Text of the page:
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Rams QB Bradford insists he hasn’t hit rookie wall

SHARE Rams QB Bradford insists he hasn’t hit rookie wall

ST. LOUIS — Sam Bradford is in a slump, throwing no touchdown passes and five interceptions in the last three games.

The St. Louis Rams' rookie quarterback insisted Wednesday he hasn't hit the wall mentally or physically. He's fired up about leading a team that could secure its first playoff berth since 2004 with victories over the 49ers at home and at Seattle to finish the season.

Even after last week's loss to the Chiefs, who sacked him three times, intercepted two passes and hit him with regularity, Bradford said he feels better than he did at this point of the year in any of his college seasons at Oklahoma. He credits extra weight added during offseason conditioning.

Bradford insists his eyes never, ever glaze over during late-night video sessions.

"I'm up to the challenge every week," Bradford said. "I haven't hit the point where I'm watching film at night and I'm like, 'OK, what defense, who are we playing again?'

"Everything very clear, so I think that's a good sign."

His teammates see no letup.

"Nah, no way," wide receiver Danny Amendola said. "I don't believe it. He's a great player and he's going to continue to play great."

The No. 1 pick is having one of the top statistical seasons for a rookie quarterback in NFL history, last week becoming the third to pass for 3,000 yards. He's also third on the list in attempts and completions, and beyond the rookie numbers he's one of only six quarterbacks in the NFL to take every snap this season.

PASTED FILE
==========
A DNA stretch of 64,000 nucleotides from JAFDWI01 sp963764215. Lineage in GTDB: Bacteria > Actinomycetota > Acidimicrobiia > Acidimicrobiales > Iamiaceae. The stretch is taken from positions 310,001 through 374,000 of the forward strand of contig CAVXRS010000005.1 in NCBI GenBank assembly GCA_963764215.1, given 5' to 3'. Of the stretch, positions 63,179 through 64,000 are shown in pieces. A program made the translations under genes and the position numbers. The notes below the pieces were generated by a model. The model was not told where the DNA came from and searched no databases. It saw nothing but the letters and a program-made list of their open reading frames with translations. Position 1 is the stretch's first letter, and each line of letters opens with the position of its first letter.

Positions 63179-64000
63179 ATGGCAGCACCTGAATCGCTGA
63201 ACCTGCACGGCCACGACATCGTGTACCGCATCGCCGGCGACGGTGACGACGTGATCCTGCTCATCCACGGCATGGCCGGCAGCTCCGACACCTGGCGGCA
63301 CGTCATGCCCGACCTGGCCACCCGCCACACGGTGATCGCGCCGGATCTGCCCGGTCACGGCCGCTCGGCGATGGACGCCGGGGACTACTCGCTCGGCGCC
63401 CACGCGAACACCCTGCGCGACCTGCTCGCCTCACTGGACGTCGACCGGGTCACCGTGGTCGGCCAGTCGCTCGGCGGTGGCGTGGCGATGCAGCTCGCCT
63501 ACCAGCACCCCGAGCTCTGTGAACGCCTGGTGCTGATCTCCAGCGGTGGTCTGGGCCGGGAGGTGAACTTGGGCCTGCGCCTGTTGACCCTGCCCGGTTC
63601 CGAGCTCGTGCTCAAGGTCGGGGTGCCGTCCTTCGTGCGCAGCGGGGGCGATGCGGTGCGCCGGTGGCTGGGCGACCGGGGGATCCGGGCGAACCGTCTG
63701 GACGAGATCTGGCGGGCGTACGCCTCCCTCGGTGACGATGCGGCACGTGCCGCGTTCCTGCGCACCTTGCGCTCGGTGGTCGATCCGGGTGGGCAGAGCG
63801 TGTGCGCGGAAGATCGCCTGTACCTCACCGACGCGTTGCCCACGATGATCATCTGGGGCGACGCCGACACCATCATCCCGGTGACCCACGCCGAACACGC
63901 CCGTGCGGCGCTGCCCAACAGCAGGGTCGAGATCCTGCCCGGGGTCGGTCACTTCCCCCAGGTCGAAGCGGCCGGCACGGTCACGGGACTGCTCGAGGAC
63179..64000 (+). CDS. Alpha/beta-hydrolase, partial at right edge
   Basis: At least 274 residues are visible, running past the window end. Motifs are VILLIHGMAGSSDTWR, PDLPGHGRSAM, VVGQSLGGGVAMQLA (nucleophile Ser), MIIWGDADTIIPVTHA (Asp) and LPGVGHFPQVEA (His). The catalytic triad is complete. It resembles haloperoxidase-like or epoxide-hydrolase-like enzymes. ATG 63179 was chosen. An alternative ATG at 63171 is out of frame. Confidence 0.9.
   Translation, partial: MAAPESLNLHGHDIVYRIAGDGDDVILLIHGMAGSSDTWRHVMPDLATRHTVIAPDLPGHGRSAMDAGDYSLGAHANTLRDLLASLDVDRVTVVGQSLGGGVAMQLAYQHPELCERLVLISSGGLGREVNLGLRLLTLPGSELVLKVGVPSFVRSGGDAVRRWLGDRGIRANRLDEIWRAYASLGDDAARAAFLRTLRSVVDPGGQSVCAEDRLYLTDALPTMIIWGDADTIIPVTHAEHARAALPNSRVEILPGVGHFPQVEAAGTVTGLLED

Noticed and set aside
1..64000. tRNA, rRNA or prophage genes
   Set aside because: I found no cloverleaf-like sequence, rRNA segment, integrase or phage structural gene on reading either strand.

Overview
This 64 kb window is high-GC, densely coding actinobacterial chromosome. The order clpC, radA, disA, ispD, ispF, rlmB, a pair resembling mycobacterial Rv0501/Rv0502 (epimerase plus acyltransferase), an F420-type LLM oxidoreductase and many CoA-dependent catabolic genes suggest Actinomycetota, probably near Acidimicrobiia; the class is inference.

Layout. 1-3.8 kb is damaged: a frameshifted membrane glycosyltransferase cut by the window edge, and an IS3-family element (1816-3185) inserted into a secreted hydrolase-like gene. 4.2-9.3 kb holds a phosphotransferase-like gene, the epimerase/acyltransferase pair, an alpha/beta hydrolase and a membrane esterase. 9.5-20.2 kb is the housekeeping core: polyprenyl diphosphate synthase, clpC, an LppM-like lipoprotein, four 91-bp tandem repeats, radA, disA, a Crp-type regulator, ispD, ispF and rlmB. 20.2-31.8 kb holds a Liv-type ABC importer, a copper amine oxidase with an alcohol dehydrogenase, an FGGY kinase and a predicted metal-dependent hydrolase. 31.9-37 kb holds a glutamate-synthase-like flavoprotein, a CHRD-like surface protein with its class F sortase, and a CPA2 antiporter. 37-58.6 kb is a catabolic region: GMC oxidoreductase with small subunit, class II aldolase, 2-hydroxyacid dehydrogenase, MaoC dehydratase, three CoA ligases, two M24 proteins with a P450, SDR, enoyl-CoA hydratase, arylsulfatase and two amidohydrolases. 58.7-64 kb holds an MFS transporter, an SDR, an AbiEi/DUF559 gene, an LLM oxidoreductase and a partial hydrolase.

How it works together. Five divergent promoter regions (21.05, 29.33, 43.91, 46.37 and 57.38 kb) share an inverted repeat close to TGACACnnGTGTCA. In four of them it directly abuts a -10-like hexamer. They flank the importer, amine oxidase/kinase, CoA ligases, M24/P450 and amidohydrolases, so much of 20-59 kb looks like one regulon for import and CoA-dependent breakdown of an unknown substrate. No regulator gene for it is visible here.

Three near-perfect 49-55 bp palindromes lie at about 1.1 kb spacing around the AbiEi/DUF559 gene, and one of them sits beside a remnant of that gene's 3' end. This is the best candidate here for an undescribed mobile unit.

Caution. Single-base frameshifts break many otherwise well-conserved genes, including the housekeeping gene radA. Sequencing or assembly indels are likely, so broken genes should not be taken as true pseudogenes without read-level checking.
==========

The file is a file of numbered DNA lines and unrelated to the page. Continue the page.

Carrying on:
That last fact is a point of pride for Bradford, who long ago quieted concerns that his surgically repaired throwing shoulder wouldn't hold up in the NFL.

His statistics the last three games, however, have dropped off. Bradford enjoyed his first career 300-yard game with three touchdowns at Denver in Week 11, but since then he's 57 for 104 for 599 yards against Arizona, New Orleans and Kansas City.

Before the slump, the last two games representing a step up in competition, Bradford threw at least one touchdown pass in 10 of the first 11 games.

No question, he's not happy with his recent work. He said it has nothing to do with different strategies defenses have cooked up.

"Obviously, the past couple of weeks I haven't played as well as I would have liked to," Bradford said. "It's frustrating at times, but you can't get caught up in the past.

"It's me not being as clean in my reads as I need to be."

Of course, it's not all on Bradford that the Rams (6-8) have scored one touchdown per game the last three weeks. The line has had protection issues, giving up eight sacks in that span and leaving Bradford on the run much of the time. Coach Steve Spagnuolo said the team's no-name crew of pass catchers has had trouble getting open fast enough.

"It all kind of ties together," Spagnuolo said. "We all love it when it's protected perfectly and the ball gets out perfectly on time."

Penalties cost the Rams last week, leading them to settle for field goals on three promising possessions instead of building a nice cushion against the Chiefs.

"I felt like we left some points on the field again last week," Amendola said. "It's a matter of execution, a matter of getting the job done. Taking advantage of those moments."

Bradford refused to blame the line, minimizing it to a "couple of times where the pocket has been pushed."

Center Jason Brown said it's time the rest of the offense made it a little bit easier on the kid. But he said Bradford has never complained.

"Sam is poised, he's calm, he's assertive," Brown said. "He hasn't said much, but yet I can see it in his face that he doesn't like being on the ground.

"And I don't like him being on the ground."